Tuesday, October 10, 2000
Kids Voting comes to Kenton Co.
By Lori Hayes
The Cincinnati Enquirer
COVINGTON Will Eifert is going to vote for George W. Bush on Nov. 7.
The 11-year-old sixth-grader at St. Augustine School likes Mr. Bush's stance on abortion and education.
Whoever is elected president this year is going to make a difference because we have all these problems around the world, Will said.
Will is among thousands of Kenton County students headed to the polls next month. As part of Kids Voting USA, all Kenton County public and parochial schools are encouraging students to cast ballots alongside their parents.
Thousands of Southwest Ohio students have participated in Kids Voting for the past few years. This year, several Kenton
County businesses are leading the effort here.
Students will go to official polling sites on Election Day and vote in their own booths next to the adults. They'll be voting for president; in their congressional races; and on the state constitutional amendment for annual assemblies.
Kids Voting Kenton County plans to tally the ballots that night.
Kids Voting USA is a non-profit, nonpartisan organization working with more than 6,000 schools nationwide. The hope is that if kids get excited about voting now, they'll vote when they're older.
I want (students) to become more informed and more analytical, and this may help spur that on, said Neil Stiegelmeyer, executive director of Kids Voting Kenton County and a retired superintendent of Kenton County Schools.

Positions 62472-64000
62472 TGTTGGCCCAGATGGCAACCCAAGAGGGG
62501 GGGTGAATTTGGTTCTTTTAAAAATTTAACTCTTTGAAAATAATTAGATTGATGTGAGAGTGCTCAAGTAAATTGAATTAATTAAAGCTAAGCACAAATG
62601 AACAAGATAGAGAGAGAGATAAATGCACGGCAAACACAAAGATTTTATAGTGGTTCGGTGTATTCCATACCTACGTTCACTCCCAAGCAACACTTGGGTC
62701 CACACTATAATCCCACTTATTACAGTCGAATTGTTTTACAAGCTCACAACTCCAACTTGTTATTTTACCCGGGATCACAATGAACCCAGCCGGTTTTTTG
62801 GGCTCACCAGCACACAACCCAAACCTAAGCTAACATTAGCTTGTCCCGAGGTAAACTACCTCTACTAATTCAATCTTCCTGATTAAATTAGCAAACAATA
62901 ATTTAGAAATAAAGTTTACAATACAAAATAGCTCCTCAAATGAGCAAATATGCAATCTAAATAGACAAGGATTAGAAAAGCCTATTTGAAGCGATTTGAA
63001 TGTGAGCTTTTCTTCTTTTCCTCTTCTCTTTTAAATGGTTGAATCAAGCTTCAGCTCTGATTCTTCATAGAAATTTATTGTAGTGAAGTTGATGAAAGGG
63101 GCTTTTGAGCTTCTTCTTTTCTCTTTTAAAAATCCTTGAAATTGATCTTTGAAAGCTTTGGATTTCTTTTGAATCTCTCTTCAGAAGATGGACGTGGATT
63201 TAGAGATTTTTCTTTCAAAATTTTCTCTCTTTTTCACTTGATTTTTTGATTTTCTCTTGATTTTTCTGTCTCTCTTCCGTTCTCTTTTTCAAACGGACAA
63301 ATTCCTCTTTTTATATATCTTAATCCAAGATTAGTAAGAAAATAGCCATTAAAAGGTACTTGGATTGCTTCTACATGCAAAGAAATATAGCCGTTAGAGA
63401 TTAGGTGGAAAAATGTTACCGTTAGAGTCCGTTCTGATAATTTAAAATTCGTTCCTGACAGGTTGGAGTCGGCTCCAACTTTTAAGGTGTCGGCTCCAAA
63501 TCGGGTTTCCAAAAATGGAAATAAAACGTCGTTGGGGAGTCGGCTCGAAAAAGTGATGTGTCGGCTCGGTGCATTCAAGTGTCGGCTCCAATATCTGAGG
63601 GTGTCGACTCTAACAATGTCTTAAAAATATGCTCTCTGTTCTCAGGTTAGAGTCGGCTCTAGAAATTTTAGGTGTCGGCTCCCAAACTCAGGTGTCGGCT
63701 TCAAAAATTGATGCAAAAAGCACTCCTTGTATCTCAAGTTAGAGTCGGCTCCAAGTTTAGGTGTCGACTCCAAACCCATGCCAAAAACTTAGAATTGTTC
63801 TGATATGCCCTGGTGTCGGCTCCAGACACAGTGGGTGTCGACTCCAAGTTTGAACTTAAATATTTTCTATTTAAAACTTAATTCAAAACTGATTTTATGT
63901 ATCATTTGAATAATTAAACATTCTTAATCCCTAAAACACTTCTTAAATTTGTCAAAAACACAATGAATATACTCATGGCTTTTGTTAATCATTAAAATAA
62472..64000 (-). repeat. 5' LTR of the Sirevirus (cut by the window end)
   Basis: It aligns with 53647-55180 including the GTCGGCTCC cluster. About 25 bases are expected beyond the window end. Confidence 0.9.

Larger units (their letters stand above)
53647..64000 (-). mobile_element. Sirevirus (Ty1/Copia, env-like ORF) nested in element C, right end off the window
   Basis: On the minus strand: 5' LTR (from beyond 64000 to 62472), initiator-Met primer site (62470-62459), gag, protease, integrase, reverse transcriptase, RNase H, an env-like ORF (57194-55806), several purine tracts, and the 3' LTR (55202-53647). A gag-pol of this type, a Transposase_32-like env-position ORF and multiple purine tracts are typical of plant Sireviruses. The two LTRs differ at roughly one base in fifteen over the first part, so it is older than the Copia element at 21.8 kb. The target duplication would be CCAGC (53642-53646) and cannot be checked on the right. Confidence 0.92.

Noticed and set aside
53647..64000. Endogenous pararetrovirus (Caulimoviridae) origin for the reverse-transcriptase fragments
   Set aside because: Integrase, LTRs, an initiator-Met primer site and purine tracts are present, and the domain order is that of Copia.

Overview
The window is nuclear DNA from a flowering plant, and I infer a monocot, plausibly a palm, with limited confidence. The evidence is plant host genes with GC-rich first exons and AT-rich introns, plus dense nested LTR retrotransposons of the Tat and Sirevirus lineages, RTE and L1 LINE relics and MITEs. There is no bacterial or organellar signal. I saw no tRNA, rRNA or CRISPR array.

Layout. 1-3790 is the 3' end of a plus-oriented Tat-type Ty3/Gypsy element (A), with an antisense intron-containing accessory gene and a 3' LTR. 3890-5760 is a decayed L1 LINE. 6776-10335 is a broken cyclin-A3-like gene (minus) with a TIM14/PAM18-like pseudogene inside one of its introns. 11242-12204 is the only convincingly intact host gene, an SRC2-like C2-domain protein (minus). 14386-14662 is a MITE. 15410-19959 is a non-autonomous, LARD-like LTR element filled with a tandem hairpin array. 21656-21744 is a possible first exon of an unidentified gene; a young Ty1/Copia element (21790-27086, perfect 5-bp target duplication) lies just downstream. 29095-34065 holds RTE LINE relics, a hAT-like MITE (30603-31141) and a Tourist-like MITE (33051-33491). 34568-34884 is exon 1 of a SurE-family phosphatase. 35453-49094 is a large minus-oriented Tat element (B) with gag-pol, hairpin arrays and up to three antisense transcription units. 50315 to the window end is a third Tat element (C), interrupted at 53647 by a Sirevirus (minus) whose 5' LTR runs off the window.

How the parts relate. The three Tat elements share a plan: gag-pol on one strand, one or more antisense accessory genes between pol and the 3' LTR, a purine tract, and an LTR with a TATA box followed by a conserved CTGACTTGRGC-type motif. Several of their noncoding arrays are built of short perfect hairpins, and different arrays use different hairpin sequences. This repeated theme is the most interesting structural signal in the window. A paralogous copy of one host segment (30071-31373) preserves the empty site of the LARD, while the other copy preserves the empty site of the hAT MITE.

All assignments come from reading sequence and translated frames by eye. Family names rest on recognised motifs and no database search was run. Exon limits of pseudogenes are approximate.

The Kentucky group is hunting for volunteers to man the Kids Voting booths and count the ballots. More than 300 people are needed at the 104 polling sites, said Dolores Parker of Fidelity Investments, which initiated the Kenton County program. And since school is out on Election Day, the group also is recruiting high school juniors and seniors to help.
Each school received a Kids Voting curriculum, which has lessons on election topics such as debates, polling and the electoral college.
The presidential race has been a hot topic with Will and his peers in Sister Mary Lourita Warken's class. The students watched the first presidential debate, analyzed the campaign issues and studied the election process.
St. Augustine eighth-grader Rachael Meier, 13, said she'd like the candidates to take a clearer stand on some of the issues.
I'm not sure how to vote. I really don't like either of them, she said. Bush is riding on his father's name, but Gore has a bad name because of the whole Clinton thing.
(Candidates) just make promises, and then we find out what they can really do, Will said.
To volunteer or for more information, call Mr. Stiegelmeyer at 283-2770 or Ms. Parker at 386-7018.
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